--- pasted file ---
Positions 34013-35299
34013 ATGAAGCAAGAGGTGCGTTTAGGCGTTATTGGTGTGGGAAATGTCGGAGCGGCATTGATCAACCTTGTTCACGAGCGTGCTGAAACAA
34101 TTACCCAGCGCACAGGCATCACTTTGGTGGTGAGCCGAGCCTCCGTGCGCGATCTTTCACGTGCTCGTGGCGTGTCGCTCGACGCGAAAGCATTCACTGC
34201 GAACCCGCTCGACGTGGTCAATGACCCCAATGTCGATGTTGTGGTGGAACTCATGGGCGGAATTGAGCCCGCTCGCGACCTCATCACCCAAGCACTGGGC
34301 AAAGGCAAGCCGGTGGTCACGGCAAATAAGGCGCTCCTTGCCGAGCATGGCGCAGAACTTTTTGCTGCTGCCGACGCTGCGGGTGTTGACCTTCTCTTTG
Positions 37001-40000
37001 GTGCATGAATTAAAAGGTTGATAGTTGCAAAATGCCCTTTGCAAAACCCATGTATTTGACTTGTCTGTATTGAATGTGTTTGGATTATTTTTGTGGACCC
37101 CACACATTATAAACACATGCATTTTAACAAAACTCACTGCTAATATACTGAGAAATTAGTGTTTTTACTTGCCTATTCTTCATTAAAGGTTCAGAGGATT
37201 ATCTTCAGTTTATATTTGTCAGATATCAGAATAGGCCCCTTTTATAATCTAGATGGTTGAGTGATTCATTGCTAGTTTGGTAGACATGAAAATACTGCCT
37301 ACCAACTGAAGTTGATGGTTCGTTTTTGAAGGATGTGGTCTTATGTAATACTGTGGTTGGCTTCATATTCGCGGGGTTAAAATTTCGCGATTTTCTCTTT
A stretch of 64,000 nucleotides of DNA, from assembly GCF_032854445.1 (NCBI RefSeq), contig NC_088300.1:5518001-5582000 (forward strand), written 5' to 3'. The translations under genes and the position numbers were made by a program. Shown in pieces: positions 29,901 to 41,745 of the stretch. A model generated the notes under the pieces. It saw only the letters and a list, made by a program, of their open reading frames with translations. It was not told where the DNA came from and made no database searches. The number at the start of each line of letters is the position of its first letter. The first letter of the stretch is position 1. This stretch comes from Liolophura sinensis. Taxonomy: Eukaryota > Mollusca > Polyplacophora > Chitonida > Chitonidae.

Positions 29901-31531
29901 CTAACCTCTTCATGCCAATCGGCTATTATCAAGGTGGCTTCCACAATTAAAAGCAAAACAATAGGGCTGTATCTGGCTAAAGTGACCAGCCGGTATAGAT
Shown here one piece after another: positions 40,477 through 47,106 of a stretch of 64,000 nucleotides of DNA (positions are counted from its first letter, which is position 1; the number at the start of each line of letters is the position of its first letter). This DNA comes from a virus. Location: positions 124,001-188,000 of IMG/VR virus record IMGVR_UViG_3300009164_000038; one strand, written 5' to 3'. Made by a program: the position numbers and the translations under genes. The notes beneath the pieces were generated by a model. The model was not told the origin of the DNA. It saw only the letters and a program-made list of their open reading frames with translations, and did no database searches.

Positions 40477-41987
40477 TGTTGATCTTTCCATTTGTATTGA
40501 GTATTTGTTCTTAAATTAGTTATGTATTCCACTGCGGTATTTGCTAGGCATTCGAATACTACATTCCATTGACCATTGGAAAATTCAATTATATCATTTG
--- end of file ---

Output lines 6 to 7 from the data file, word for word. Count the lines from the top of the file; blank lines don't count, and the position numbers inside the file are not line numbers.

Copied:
Positions 37001-40000
37001 GTGCATGAATTAAAAGGTTGATAGTTGCAAAATGCCCTTTGCAAAACCCATGTATTTGACTTGTCTGTATTGAATGTGTTTGGATTATTTTTGTGGACCC